CRISPR Interference Reveals That All–Retinoic Acid Promotes Macrophage Control of Mycobacterium tuberculosis by Limiting Bacterial Access to Cholesterol and Propionyl Coenzyme A.

mBio, Volume: 13, Issue: 1
February 22, 2022
Gregory H Babunovic GH, Michael A DeJesus MA, Barbara Bosch B, Michael R Chase MR, Thibault Barbier T, Amy K Dickey AK, Bryan D Bryson BD, Jeremy M Rock JM, Sarah M Fortune SM

Macrophages are a protective replicative niche for Mycobacterium tuberculosis (Mtb) but can kill the infecting bacterium when appropriately activated. To identify mechanisms of clearance, we compared levels of bacterial restriction by human macrophages after treatment with 26 compounds, including some currently in clinical trials for tuberculosis. All–retinoic acid (ATRA), an active metabolite of vitamin A, drove the greatest increase in Mtb control. Bacterial clearance was transcriptionally and functionally associated with changes in macrophage cholesterol trafficking and lipid metabolism. To determine how these macrophage changes affected bacterial control, we performed the first Mtb CRISPR interference screen in an infection model, identifying Mtb genes specifically required to survive in ATRA-activated macrophages. These data showed that ATRA treatment starves Mtb of cholesterol and the downstream metabolite propionyl coenzyme A (propionyl-CoA). Supplementation with sources of propionyl-CoA, including cholesterol, abrogated the restrictive effect of ATRA. This work demonstrates that targeting the coupled metabolism of Mtb and the macrophage improves control of infection and that it is possible to genetically map the mode of bacterial death using CRISPR interference. Tuberculosis, caused by the bacterium Mycobacterium tuberculosis, is a leading cause of death due to infectious disease. Improving the immune response to tuberculosis holds promise for fighting the disease but is limited by our lack of knowledge as to how the immune system kills M. tuberculosis. Our research identifies a potent way to make relevant immune cells more effective at fighting M. tuberculosis and then uses paired human and bacterial genomic methods to determine the mechanism of that improved bacterial clearance.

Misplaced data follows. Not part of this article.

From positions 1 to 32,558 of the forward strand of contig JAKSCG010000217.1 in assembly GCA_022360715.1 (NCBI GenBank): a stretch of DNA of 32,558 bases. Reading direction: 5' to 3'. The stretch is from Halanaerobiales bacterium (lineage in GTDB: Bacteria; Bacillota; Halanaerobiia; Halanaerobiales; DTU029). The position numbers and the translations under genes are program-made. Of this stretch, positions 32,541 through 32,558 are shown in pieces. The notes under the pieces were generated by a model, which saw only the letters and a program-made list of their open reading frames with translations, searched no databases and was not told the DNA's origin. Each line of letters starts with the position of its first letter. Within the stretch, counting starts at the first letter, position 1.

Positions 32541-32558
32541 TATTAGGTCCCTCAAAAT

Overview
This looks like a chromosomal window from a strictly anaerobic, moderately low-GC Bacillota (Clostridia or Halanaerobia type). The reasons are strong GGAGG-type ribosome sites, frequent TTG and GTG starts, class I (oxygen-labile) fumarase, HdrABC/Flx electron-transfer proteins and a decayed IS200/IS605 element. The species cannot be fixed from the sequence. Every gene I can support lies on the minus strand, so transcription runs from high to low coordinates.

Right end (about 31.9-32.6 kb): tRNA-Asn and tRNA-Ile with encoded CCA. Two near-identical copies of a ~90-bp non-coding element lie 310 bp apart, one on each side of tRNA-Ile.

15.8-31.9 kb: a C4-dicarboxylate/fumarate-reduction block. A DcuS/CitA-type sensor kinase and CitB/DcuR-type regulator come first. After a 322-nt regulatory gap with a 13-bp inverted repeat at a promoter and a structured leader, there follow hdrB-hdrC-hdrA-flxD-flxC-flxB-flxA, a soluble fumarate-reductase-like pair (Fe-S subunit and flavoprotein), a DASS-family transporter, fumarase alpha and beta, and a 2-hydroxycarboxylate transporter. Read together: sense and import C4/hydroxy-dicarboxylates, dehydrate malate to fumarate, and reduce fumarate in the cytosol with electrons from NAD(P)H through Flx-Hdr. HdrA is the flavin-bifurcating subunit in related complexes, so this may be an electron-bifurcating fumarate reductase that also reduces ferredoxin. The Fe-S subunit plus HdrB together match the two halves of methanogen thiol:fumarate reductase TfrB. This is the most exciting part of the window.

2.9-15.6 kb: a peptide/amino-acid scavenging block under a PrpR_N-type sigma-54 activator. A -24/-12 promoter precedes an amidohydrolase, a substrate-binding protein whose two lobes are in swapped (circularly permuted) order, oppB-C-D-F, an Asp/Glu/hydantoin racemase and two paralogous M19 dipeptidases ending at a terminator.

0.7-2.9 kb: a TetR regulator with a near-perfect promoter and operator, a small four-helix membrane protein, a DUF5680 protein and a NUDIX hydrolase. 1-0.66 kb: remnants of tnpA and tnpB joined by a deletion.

Courtesy of the U.S. National Library of Medicine